New Zealand

Morrison condemns 'ugly' Anning comments

Politicians have condemned comments from Senator Fraser Anning about the New Zealand shootings. (AAP)

Australian politicians have condemned the "hate speech" of Queensland senator Fraser Anning about the New Zealand mosque shootings.

Labor frontbencher Tony Burke has condemned comments from Queensland senator Fraser Anning, blaming the Islamic community for the New Zealand mosque shooting, as "hate speech" and "horrific and sick".

Mr Burke told the ABC "the normalisation of bigotry is something that is not only confined to him".

"We need to call it out, we need to make sure that no way any member of parliament fosters it. He wants the conflict and he wants the notoriety," he said on Saturday.

Prime Minister Scott Morrison also hit out at the independent senator's comments in a tweet on Friday.

"The remarks by Senator Fraser Anning blaming the murderous attacks by a violent, right-wing, extremist terrorist in New Zealand on immigration are disgusting. These views have no place in Australia, let alone in the Australian Parliament."

Opposition leader Bill Shorten voiced his anger at the comments.

"While families in Christchurch mourn for loved ones they've lost, an obscure Australian senator saw this act of terrorism and tragedy as an opportunity to blame the murder victims," he tweeted

Shadow foreign affairs minister Penny Wong has condemned Mr Anning's comments as "shameful and pathetic" and said she was " worried by the rise in extremist views".

Mehreen Faruqi, the first Muslim woman elected to federal parliament, named Senator Anning and Pauline Hanson as politicians who target Muslims.

"There is blood on the hands of politicians who incite hate. To me, there is a clear link between their politics of hate and this sickening, senseless violence in Christchurch," she tweeted.

A vigil was held at Lakemba mosque in western Sydney on Friday night and was attended by Premier Gladys Berejiklian, NSW Opposition Leader Michael Daley, Immigration Minister David Coleman and Mr Burke.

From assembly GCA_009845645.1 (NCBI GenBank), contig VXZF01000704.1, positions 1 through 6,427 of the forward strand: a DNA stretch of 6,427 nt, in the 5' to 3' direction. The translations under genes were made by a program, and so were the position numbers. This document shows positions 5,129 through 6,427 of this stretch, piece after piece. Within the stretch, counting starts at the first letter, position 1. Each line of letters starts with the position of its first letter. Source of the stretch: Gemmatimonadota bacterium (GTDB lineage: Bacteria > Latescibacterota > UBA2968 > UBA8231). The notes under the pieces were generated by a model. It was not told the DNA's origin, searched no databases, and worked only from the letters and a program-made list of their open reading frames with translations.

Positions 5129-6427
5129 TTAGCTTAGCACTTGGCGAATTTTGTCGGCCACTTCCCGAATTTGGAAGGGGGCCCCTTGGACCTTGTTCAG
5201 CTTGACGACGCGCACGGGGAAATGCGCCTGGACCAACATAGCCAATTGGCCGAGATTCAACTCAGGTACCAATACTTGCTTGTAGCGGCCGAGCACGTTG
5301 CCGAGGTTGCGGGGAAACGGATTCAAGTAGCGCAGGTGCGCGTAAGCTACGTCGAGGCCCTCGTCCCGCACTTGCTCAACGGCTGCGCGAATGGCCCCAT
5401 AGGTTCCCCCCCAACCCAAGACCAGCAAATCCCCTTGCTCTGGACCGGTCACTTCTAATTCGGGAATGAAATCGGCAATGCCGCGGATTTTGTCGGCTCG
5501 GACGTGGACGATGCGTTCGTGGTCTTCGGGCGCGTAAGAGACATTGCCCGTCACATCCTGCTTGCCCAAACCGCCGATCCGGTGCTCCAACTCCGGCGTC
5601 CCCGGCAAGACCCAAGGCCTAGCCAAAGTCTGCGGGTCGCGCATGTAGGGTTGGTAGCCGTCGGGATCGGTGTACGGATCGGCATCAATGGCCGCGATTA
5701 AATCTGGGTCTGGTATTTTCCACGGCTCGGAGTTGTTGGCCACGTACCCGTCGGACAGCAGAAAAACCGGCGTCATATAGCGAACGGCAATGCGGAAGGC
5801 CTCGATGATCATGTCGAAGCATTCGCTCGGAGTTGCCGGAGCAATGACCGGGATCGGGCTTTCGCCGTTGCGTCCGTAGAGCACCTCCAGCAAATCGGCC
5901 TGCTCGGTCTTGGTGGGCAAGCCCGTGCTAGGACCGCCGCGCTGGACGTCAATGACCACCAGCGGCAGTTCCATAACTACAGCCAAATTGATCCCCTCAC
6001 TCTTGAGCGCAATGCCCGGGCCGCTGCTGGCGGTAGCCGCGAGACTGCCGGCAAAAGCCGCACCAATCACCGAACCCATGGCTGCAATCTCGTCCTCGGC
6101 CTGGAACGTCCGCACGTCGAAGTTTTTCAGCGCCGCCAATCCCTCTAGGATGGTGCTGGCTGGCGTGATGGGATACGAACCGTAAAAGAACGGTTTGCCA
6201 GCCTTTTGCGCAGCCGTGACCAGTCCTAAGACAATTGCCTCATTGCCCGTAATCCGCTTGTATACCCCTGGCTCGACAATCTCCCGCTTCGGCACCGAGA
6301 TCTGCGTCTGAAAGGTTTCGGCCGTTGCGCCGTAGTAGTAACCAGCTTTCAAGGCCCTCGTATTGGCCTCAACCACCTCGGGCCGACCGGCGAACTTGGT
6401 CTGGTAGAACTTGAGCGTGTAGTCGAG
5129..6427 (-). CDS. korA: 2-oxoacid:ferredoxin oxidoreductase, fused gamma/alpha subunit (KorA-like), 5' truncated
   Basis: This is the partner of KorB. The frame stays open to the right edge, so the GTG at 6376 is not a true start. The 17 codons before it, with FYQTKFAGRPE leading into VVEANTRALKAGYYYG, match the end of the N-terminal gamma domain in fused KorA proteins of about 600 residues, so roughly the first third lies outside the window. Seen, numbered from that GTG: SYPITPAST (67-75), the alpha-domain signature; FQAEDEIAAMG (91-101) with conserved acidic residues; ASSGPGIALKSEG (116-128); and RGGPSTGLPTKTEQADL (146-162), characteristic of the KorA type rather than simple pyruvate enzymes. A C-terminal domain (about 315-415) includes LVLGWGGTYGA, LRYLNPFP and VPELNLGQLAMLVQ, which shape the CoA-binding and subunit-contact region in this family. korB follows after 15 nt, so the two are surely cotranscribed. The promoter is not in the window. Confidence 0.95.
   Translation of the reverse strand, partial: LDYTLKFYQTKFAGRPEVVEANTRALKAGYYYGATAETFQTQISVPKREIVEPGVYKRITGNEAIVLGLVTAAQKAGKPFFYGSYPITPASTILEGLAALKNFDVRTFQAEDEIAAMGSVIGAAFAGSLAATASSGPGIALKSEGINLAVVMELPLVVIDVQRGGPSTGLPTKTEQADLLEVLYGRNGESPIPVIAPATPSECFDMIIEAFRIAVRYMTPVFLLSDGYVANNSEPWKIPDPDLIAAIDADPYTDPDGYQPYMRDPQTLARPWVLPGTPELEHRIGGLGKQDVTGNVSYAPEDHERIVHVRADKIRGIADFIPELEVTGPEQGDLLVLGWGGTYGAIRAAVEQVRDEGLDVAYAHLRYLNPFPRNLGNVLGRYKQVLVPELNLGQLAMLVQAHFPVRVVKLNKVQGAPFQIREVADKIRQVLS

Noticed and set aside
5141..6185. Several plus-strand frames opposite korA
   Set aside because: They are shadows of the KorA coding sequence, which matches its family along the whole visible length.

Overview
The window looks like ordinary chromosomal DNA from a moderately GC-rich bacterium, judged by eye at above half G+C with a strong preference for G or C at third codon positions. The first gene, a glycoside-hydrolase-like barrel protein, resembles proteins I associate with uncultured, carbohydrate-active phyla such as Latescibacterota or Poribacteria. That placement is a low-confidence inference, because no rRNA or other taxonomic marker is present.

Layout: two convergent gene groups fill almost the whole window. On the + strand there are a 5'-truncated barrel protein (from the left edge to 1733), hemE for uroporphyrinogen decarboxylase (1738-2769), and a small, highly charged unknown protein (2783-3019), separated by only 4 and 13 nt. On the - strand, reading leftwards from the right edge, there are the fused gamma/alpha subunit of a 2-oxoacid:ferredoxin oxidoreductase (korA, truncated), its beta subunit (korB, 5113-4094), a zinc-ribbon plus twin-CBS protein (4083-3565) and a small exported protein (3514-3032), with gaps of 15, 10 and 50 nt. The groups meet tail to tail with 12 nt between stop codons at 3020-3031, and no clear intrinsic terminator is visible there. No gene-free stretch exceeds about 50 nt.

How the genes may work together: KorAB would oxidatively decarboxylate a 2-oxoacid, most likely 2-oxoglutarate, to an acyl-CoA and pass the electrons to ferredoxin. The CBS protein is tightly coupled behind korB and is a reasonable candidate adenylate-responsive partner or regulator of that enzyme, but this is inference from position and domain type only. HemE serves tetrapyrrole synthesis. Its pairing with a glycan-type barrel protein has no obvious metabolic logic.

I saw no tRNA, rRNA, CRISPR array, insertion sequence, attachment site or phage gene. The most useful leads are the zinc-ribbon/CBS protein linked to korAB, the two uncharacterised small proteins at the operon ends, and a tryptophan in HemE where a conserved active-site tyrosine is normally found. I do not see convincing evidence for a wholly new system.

Speaking at the vigil Mr Coleman said the attack was an "act of indescribable evil".

The Prime Minister and foreign minister Marise Payne joined the congregation at Lakemba Mosque for prayers on Saturday.

National President of the Ahmadiyya Muslim Community Australia and Grand Imam Mr. I H Kauser said in a statement that unity against bigotry was critical at this sad time.

"All extremists share a common goal to divide our community and spread fear and we must make sure they are not successful."

Bilal Rauf from the Australian National Imams Council said Mr Anning's statement "may as well have been an extract from the manifesto of the person that perpetrated these heinous crimes".

"While they may be words, words create a certain environment, they embolden certain people, they give them a platform or a sense of confidence that they can do certain things," he said.

"I hope there is a real question as to his position as a federal parliamentarian given the privileges and the responsibilities which are attached to that."

While Senator Anning is up for re-election this year, the only interim action available to parliament is a censure motion for his remarks.

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